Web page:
The problem of food waste arises from a number of locations. Consumers toss produce that goes bad before they have time to eat it, restaurants throw away perfectly edible food simply because they don’t have room for it and grocery stores dispose of food that could otherwise go to good use.
In the premier episode of “Food Exposed with Nelufar Hedayat,” journalist Nelufar Hedayat explores this global problem in detail, taking a look at how much food goes to waste in the U.S. and elsewhere while millions struggling with not having have enough to eat.
“Something’s gone horribly wrong in this system where we have so much, and it’s divided and dispensed so unequally and unfairly,” says Hedayat.
In the lead-up to the premiere of the eight-part docuseries on March 27, Hedayat and several others took part in a “freegan” trash tour in New York City Thursday night. Freeganism, a philosophy based on sharing resources, minimizing the detrimental impact of consumption and reducing and recovering waste from a profit-driven economy, has a presence in several major cities across the U.S.
In New York, these freegan trash tours take place twice a month in Manhattan. Tour participants travel to several restaurants, grocery stores and other locations to examine and collect some of the food and other goods that have been discarded. Advice on how to recover some of the food is given, and underlying reasons for the waste is discussed.
Hedayat, who was attending the trash tour for the second time, was anxious to see up close the amount of wasted food in Manhattan.
“What I’m really hoping to do is see for myself once again the extent to which we have so much food going to waste in one of the greatest and biggest cities in the world,” she says.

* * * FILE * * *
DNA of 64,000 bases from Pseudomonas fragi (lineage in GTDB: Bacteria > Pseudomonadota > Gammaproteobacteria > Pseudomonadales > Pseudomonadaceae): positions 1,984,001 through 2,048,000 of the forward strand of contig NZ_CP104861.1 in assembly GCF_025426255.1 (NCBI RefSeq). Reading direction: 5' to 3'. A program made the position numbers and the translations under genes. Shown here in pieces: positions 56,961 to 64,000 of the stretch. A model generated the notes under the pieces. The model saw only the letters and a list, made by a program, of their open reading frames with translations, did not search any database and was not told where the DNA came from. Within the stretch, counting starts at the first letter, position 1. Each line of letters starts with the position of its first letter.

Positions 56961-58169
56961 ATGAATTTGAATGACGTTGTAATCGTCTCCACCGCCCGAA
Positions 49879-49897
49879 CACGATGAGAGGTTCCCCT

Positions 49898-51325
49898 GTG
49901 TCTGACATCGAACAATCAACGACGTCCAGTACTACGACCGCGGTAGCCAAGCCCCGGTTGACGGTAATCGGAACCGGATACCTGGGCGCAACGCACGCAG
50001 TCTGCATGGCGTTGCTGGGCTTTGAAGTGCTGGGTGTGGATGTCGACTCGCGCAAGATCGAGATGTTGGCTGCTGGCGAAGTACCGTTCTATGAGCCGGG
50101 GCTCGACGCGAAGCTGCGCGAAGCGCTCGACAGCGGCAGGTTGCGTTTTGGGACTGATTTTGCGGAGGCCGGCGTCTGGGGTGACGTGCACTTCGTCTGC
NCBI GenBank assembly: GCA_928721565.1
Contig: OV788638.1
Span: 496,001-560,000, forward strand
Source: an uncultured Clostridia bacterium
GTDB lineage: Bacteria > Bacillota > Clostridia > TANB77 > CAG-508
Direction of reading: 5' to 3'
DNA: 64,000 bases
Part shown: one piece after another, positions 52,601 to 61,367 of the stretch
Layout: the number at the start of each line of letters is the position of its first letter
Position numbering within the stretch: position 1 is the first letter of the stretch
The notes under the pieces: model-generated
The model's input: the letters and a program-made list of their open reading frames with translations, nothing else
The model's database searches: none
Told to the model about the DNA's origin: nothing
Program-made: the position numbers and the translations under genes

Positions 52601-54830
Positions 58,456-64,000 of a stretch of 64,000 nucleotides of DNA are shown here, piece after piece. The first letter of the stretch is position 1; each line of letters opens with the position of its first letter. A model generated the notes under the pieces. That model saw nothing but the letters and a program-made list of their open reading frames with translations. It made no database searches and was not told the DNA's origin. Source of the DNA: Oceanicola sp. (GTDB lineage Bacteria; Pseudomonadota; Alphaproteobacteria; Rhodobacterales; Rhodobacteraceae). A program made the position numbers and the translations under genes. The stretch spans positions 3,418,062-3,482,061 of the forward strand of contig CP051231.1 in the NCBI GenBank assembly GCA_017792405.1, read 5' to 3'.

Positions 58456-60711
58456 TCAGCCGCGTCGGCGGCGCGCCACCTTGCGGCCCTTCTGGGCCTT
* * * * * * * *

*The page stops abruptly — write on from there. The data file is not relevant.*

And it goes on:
The tour lasted about 90 minutes, with participants visiting several stores including Duane Reade, Petco and Morton Williams supermarket. Tour leaders and participants discovered discarded food and goods that included a pristine carton of eggs, unopened 30-pound bags of dog food and bags upon bags of bananas.
Tours typically end not because the freegans have run out of stores to search, but rather because they’re weighed down by the food they’ve collected, even though such an amount is a drop in the bucket when compared to what remains.
With the food they’ve collected, the tour participants will often hold a “freegan feast,” in the days after the tour, creating meals from the discarded food and reflecting on the process in which they've taken part.
The problem of food waste is, of course, not exclusive to Manhattan or New York or even the U.S.
“You could choose any major city anywhere in the world and you’d still be able to find this, whether it’s the first world or the third world,” says Hedayat.
In terms of how to combat against this issue, Hedayat says that a shift in mindset is crucial, and consumers must really understand the impact of how much food is tossed from kitchens and refrigerators every day.
“We have to stop for a moment and just face the jarring, unreal, gut punch of that,” she says.